"Ezra," Nathan's voice caused the gambler to force his eyes open. He looked up into the healer's smiling face. The room came alive as everyone rushed to surround the bed. Ezra eyes lit up as his heart filled with an unfamiliar joy that brought a smile to his face.

"Gentlemen," he haltingly managed, clearing his throat. "Why am I so cold?"

"Hell, Ez, we thought you were going to go up in flames you were so hot," Buck chimed in with his normal exuberant grin. He was never so glad to hear that southern drawl.

"Had to put you on ice to cool you down, pard," Vin added, unable to stop the grin on his face.

Suddenly Ezra felt hands gently working their way underneath him, and looked over to see Josiah preparing to lift him off the sopping wet mattress. Ezra grimaced as the preacher carefully lifted him up.

"Good to have you back, brother," the ex-preacher softly whispered into Ezra's ear.

Nathan and Buck quickly stripped off the wet bedding and flipped over the mattress. Josiah then eased the gambler back into the soft embrace of a dry bed. Nathan immediately raised Ezra's head and forced him to take a few sips of water and boiled herbs, ignoring the gambler's feeble objections.

Ezra gagged slightly and Nathan pulled the cup back.

"I swear your brews get more vile..." Ezra coughed.

"Figure if I make them bad enough you all would take better care of yourselves," Nathan good-naturedly quipped.

"C'mon Ez, you know they have to taste bad to work," Buck added.

Ezra frowned as fear surged through him. "JD?"

"Right here, Ez." JD bounced in front of Buck and smiled. Ezra eased back into his pillow. He hadn't been sure if he had told the Sergeant that JD had the ring.

"Don't worry, Ez, we got the ring and the men responsible," Vin stated at if reading the cardshark's mind.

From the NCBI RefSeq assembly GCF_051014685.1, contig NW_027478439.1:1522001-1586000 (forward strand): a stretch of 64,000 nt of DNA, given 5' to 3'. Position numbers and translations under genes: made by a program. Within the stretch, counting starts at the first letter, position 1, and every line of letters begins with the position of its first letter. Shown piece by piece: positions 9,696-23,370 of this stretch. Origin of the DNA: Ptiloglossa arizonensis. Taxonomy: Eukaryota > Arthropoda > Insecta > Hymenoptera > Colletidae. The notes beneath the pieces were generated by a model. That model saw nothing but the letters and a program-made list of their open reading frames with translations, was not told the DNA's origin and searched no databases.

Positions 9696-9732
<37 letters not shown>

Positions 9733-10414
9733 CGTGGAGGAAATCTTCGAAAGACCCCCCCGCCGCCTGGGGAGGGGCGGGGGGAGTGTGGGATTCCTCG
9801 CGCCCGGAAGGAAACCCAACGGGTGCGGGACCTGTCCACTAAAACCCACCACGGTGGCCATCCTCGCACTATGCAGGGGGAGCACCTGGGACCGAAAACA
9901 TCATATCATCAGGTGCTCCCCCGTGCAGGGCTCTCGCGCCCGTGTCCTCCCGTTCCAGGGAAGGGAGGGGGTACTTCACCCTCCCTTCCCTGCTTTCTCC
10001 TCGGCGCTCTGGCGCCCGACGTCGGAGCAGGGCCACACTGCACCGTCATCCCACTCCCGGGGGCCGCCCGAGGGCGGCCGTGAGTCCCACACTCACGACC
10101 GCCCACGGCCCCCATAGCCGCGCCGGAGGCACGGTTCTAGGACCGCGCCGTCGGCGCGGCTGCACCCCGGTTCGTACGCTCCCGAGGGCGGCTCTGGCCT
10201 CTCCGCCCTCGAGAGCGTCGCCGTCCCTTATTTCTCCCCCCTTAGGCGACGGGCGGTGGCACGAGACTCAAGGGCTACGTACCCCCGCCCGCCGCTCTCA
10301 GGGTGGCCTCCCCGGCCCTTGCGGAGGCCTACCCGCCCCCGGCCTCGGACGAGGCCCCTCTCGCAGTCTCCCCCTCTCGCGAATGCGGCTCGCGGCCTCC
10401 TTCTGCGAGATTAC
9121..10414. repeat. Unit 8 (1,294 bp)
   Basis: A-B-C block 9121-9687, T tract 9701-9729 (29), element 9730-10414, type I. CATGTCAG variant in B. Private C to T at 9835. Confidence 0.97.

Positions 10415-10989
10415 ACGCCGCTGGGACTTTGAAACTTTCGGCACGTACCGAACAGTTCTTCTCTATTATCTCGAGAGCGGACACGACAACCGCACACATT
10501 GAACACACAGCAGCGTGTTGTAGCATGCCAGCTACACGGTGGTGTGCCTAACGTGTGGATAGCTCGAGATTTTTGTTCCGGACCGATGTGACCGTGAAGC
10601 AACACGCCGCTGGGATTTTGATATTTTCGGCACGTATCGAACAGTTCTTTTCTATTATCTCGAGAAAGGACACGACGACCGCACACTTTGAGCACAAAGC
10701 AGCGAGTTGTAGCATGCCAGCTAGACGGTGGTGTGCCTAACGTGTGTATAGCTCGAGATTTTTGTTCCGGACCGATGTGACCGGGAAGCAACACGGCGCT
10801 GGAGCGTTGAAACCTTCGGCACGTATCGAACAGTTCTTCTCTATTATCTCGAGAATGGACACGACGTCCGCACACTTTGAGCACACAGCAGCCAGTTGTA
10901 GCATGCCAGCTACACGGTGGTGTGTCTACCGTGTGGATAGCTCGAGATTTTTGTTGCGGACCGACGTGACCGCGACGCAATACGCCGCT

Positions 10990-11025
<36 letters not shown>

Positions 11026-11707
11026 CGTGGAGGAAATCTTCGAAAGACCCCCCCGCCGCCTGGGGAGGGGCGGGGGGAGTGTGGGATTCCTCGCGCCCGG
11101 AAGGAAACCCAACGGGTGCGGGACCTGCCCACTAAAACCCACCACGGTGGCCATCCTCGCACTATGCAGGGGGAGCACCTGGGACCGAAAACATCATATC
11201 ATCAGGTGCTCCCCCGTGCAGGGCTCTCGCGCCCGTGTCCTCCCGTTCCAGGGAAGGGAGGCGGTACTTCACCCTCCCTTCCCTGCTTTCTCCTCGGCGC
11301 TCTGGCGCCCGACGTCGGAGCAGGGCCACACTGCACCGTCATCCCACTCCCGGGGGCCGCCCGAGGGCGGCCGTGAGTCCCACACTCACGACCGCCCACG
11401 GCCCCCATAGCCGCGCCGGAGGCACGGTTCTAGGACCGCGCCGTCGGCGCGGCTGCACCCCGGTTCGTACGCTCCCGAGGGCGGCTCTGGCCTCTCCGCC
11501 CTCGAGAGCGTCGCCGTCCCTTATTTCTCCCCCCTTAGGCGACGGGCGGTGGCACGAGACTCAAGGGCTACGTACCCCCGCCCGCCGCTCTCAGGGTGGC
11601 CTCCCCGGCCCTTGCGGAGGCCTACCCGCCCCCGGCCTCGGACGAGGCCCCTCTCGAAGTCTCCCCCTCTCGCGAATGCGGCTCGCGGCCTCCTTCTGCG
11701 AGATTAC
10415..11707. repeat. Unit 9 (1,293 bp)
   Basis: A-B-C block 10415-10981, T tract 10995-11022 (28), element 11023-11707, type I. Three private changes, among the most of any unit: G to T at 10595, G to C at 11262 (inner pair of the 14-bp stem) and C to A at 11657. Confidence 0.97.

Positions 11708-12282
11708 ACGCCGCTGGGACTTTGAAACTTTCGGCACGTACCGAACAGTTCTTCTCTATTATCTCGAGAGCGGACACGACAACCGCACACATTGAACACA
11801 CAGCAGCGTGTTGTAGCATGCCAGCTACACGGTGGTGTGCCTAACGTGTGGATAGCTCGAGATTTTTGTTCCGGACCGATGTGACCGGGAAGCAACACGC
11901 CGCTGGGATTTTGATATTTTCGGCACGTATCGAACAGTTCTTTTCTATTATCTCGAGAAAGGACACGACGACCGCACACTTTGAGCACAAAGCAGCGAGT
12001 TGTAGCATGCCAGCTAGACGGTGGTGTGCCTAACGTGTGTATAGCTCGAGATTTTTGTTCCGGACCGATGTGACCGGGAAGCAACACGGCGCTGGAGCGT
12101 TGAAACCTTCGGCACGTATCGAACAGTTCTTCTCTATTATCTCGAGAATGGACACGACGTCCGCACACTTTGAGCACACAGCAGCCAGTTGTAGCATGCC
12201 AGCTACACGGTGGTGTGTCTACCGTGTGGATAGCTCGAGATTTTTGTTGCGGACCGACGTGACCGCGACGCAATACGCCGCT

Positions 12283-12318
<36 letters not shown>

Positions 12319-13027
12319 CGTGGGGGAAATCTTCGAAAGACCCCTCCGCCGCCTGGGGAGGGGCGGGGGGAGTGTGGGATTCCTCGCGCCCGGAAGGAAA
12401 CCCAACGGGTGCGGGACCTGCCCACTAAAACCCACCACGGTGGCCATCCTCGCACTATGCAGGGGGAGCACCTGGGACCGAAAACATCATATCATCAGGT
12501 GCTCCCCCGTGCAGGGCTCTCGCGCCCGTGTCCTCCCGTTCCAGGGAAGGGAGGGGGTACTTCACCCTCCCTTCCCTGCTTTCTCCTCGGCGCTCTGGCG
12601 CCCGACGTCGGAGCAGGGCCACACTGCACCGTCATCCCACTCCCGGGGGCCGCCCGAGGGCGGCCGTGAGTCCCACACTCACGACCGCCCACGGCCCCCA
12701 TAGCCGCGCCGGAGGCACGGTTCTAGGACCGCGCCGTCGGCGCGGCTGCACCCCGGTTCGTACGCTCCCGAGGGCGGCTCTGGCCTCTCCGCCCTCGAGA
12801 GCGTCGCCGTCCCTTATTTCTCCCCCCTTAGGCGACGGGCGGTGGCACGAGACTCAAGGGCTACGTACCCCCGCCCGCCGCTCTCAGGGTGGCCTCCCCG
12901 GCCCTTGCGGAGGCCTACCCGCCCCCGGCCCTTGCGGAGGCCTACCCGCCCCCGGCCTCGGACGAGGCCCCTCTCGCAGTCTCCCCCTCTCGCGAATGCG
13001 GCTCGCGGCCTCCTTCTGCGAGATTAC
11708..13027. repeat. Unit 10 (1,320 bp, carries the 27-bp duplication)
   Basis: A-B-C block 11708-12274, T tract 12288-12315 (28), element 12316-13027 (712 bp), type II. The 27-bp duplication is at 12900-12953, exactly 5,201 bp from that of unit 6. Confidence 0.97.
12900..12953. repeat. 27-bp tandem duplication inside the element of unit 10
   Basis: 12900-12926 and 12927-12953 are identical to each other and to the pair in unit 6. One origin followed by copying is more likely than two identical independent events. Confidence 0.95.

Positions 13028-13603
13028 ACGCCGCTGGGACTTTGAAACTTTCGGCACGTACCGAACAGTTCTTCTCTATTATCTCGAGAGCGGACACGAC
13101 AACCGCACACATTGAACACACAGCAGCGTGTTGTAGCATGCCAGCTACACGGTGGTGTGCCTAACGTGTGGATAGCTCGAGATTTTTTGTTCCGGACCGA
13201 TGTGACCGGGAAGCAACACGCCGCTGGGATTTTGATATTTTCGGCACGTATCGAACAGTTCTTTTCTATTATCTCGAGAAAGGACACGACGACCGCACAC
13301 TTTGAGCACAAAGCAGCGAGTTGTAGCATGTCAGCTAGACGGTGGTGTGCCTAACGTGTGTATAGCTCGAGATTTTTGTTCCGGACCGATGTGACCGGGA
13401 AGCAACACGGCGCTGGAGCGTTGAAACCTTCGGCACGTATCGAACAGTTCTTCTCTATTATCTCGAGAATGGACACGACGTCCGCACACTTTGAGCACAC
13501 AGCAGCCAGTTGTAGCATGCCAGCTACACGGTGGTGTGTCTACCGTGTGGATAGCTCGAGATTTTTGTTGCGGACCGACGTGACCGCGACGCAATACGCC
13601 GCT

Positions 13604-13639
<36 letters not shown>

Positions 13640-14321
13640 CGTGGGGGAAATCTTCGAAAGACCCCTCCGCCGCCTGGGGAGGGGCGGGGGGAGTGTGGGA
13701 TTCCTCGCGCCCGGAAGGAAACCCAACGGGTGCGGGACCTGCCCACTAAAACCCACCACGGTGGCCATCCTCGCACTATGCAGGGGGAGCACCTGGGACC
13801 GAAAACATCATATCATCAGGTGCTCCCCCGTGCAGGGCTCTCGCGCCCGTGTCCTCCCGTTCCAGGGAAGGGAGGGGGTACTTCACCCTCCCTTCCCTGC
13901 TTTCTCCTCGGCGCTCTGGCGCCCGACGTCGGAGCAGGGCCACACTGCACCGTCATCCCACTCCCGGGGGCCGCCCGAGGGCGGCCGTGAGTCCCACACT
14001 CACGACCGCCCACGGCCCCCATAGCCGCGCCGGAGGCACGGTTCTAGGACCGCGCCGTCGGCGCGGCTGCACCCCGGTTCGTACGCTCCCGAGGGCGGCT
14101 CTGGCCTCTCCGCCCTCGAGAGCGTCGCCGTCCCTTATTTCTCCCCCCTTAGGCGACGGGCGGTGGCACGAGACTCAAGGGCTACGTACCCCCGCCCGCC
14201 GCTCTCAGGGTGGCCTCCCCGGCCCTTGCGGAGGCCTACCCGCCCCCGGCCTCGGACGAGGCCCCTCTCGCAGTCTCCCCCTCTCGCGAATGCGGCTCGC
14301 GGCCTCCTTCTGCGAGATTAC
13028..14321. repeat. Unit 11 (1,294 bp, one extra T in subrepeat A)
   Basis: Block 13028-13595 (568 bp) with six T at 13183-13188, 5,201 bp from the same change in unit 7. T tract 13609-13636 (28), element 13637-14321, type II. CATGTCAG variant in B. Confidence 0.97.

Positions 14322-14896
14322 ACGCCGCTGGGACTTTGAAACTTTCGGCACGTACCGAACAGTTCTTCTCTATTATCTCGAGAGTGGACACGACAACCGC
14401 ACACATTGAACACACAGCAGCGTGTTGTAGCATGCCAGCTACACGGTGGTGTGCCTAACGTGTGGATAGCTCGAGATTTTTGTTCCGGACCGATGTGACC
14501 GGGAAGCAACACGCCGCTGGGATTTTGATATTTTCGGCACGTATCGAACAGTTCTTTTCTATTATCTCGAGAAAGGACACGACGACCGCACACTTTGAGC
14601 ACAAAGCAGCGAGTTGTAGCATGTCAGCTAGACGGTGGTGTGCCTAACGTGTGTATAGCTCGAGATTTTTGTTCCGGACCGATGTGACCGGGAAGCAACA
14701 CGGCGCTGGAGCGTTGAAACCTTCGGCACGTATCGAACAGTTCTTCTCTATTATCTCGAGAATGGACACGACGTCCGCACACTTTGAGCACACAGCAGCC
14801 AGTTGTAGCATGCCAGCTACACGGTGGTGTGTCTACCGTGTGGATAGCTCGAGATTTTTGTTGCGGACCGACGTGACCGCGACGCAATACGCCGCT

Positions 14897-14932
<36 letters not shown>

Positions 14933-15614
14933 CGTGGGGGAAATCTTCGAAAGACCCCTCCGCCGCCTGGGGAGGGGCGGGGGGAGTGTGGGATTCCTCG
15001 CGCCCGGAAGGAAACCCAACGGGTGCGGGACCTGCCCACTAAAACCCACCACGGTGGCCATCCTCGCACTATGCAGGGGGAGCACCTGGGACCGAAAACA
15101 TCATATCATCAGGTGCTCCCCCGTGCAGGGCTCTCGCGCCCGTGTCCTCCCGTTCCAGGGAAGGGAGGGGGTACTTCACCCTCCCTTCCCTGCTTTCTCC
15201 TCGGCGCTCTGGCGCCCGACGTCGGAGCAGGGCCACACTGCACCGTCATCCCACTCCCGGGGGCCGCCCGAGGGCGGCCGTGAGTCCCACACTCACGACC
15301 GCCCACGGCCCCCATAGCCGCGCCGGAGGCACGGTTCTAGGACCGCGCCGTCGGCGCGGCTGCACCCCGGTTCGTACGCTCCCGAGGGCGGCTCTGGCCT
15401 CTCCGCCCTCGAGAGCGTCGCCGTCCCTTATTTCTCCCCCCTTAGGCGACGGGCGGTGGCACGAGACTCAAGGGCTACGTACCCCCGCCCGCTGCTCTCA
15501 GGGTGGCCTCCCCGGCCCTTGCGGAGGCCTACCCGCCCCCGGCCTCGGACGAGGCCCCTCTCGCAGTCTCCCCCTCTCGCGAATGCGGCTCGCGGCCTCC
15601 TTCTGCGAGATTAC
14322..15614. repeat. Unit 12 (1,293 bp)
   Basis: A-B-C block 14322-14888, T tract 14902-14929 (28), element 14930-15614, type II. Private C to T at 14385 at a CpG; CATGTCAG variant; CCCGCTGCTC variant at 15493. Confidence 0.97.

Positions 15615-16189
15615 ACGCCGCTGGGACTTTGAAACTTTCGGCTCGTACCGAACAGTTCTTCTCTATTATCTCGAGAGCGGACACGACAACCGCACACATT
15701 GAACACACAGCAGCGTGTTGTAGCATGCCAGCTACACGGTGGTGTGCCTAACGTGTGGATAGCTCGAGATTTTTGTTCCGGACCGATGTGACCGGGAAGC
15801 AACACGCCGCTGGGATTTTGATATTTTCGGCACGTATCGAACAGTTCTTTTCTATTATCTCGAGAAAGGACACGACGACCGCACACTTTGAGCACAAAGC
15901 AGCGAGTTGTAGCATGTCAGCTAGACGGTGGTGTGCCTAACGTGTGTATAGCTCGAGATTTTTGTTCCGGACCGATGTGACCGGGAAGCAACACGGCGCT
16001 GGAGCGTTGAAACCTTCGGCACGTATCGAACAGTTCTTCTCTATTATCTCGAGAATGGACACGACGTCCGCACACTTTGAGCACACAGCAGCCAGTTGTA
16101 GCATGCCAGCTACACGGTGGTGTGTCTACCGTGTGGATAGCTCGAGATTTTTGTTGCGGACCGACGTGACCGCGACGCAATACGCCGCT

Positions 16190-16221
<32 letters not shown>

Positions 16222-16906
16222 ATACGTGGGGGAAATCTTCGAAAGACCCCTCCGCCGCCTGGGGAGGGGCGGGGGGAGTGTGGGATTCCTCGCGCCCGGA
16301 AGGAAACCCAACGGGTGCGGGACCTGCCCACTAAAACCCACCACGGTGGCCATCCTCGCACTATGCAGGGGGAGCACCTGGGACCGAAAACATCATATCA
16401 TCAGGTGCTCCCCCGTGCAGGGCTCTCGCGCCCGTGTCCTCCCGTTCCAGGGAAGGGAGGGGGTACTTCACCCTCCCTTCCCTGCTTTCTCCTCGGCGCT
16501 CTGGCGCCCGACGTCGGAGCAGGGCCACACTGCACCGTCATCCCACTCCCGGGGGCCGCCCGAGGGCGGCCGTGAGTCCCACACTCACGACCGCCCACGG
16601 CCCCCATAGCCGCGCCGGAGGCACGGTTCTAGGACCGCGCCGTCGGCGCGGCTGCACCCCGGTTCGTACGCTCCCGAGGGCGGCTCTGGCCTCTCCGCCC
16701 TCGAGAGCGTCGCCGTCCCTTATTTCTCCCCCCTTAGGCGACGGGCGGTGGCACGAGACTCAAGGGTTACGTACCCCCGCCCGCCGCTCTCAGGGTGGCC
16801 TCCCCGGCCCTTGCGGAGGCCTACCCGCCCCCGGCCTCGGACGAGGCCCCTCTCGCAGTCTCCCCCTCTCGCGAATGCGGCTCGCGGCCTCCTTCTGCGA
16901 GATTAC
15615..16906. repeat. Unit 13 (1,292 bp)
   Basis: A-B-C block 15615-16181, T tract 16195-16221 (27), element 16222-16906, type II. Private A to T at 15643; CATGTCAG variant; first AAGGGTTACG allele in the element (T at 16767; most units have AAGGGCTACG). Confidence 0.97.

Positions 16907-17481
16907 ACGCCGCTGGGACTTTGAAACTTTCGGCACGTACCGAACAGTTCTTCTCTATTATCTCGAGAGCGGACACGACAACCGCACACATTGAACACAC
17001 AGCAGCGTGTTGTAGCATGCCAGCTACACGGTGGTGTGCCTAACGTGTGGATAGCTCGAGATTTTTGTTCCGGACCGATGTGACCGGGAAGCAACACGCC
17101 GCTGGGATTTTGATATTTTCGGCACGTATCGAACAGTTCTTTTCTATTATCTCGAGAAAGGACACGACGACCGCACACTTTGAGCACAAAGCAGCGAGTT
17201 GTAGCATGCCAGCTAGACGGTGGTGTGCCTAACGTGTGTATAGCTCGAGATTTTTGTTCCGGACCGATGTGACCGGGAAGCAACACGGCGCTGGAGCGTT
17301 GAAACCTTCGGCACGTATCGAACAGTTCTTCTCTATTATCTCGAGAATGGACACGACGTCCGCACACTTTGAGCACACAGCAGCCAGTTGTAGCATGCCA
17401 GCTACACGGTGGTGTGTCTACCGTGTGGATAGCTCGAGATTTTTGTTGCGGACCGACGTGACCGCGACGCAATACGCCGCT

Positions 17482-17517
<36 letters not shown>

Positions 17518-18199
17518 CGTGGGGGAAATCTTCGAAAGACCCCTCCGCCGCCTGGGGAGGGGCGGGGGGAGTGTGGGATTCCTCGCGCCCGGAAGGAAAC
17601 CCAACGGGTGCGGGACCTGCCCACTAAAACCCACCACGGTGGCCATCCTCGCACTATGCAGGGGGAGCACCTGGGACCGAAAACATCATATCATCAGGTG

"Good," Ezra tiredly answered.

"We're going to have to get those wet clothes off ya," Nathan intoned with a smile, knowing it would be easier and less embarrassing for the southerner when he was asleep. Nathan also wanted to clean his back and the bullet wound again.

"I would prefer less of an audience," Ezra said, the simple smile remaining on his face.

"He going to be alright?" Chris sternly asked as he stepped up to the bottom of the bed. His cold gaze locked on his injured man. He never thought he'd come to care for the wily gambler. The thought of him dying had put a void in the pit of his stomach.

"Mr. Larabee...your concern...is touching," Ezra replied through a yawn.

"Just don't want to have to break in a new man," Chris quipped, a wink and faint smile played across his lips.

"He's going to be weak for quite awhile but the worst is over," Nathan answered. "I'll just need to keep his wounds cleaned and get some food down him."

"Oh joy," Ezra murmured.

"Okay, you can cut me down now right?" Macklin stated from behind.

Ezra's eyes widen, and he stared strangely at the Sergeant who was hanging perilously by the neck in the middle of the room. He recognized the man as the one who had almost killed him.

"Good lord, you apprehended the miscreant and..." Ezra's smile grew.
"Placed him in a most appropriate position."

"Yes, figured it would help him learn to repent," Josiah stated with a grin.

"Alright, your man is fine, everything is fine. Please, cut me down," Jimbo whined. His legs and arms were numb from being in the same position for so long.